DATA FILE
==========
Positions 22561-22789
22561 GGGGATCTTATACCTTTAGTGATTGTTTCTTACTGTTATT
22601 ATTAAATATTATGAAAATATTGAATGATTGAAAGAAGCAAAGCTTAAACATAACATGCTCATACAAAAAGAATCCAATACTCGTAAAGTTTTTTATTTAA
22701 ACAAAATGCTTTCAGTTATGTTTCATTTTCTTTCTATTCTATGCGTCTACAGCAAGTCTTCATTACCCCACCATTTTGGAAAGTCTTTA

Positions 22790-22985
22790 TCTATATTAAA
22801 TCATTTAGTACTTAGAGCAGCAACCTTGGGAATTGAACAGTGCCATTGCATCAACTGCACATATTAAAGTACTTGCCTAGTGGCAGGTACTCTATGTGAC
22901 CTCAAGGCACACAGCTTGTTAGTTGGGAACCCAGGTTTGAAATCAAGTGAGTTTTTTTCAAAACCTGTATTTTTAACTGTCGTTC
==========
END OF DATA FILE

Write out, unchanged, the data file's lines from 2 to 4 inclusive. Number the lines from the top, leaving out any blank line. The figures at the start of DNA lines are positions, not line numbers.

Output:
22561 GGGGATCTTATACCTTTAGTGATTGTTTCTTACTGTTATT
22601 ATTAAATATTATGAAAATATTGAATGATTGAAAGAAGCAAAGCTTAAACATAACATGCTCATACAAAAAGAATCCAATACTCGTAAAGTTTTTTATTTAA
22701 ACAAAATGCTTTCAGTTATGTTTCATTTTCTTTCTATTCTATGCGTCTACAGCAAGTCTTCATTACCCCACCATTTTGGAAAGTCTTTA